Wednesday, December 21, 2011

Have we reached the end for the ability of regulators and central banks to hide the losses in the financial system?

As regular readers know, since the beginning of the solvency crisis in 2007, I have been saying that the global economy is in a downward spiral with no logical stopping point until such time as transparency is brought to all the opaque corners of the financial system (for starters, this includes banks and structured finance securities).

This prediction was based on two simple observations.

  • First, everyone knows that as a result of the credit bubble bursting the banks have hidden losses on their balance sheets (no we were not fooled by the end of mark to market accounting or adoption of extend and pretend under regulatory forbearance).  

  • Second, Japan has shown with its 2+ lost decades what happens to an economy when policymakers and regulators develop a pathological obsession with helping the banks hide their losses.

For almost 4 years, I have watched policymakers and financial regulators in the US, UK and Europe chose policies that reflect this same pathological obsession with the same or even worse results.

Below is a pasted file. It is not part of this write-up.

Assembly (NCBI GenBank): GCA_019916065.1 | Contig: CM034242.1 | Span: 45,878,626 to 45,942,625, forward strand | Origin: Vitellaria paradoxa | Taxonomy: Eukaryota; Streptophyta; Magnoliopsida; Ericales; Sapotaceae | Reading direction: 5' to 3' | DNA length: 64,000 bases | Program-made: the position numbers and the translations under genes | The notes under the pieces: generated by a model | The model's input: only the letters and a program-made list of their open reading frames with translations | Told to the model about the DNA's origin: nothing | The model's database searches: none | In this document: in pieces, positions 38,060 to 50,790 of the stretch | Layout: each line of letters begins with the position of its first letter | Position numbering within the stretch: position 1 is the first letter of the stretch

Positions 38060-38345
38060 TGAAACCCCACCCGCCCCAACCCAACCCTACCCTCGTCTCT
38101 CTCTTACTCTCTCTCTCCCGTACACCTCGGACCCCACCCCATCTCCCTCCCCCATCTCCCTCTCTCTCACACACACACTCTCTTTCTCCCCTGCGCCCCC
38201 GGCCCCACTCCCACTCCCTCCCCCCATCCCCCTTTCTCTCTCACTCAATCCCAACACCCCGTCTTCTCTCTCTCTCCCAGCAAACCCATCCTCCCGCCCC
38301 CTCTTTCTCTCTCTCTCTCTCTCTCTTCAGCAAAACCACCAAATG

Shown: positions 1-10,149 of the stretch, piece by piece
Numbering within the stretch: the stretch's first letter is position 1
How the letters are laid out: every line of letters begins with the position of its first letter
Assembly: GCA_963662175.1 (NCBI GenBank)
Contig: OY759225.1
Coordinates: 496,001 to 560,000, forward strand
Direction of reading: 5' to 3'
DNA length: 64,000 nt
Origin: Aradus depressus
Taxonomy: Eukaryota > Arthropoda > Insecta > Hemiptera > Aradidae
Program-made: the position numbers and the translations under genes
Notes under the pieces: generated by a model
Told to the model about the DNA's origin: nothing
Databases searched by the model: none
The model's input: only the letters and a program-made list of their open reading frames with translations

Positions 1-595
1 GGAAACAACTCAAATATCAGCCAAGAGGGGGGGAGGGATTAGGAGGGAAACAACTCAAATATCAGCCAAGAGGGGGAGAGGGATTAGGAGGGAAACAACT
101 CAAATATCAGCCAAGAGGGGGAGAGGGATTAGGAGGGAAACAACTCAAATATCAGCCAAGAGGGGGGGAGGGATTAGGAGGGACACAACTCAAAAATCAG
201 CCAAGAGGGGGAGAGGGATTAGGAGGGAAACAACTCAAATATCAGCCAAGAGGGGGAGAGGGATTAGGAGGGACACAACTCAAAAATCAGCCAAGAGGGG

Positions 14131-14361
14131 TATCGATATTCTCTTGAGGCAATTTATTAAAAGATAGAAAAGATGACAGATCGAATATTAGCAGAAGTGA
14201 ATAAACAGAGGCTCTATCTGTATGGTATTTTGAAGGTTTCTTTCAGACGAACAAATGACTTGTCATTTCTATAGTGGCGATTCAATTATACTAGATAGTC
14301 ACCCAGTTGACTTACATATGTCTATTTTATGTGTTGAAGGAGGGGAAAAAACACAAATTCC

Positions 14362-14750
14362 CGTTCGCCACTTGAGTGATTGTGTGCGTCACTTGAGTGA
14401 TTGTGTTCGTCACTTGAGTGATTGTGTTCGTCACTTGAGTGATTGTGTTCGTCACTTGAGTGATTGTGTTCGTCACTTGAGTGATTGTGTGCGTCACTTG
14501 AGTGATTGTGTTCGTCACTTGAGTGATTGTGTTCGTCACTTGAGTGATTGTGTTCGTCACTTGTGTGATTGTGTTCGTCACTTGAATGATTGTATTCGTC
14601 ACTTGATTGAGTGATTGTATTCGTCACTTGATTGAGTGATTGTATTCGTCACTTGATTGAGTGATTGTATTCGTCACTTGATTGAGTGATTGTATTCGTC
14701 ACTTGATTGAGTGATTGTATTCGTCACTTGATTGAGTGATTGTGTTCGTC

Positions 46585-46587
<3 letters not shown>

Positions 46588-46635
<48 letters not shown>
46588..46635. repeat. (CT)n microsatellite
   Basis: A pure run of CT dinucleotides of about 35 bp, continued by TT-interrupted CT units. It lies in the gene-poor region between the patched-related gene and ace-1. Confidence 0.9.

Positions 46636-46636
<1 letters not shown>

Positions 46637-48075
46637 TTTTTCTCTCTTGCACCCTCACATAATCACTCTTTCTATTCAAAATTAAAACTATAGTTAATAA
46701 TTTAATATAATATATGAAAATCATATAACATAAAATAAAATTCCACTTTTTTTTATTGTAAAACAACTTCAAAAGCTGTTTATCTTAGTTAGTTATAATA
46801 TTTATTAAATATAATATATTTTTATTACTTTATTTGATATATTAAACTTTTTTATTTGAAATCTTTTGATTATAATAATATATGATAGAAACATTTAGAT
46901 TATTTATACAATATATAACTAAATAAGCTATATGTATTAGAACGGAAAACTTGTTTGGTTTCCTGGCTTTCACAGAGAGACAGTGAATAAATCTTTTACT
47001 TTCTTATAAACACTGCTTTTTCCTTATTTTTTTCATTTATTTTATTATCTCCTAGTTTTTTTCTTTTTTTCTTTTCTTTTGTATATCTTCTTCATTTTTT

During that time period, I have continued to say that requiring ultra transparency is the simple solution that saves the global economy.  It worked for FDR and his administration and there is no reason to think it would not work now!!!

As I look at the Eurozone banks signing up for funds from the ECB, it has become clear that we have reached the end for the ability of regulators and central bankers to hide the losses in the global financial system.

The reality is that we have a global solvency crisis that central bankers are attacking with the only weapon they have:  massive liquidity.

The Eurozone banks loaded up on central bank funds because investors recognize the banks are insolvent and won't give banks any new funds.  In countries where there is doubt about the solvency of the government, we have been seeing runs on the banks (please note that as long as depositors think they can always get their money back under a government guarantee, depositors don't care about the solvency of the bank).

The crisis of confidence is escalating as the pace of investor/depositor flight is increasing; particularly with the regulator inspired credit crunch and its related economic slowdown and further increase in bad debt impacting the Eurozone.

The question is will the ongoing loss of confidence and related plunge in the economy finally overwhelm the policymakers and regulators pathological obsession with helping the banks to hide their losses?

A quick question: When is a bank no longer a bank?  Is this point reached when a bank receives more of its funding from the central bank than it does from depositors and investors?

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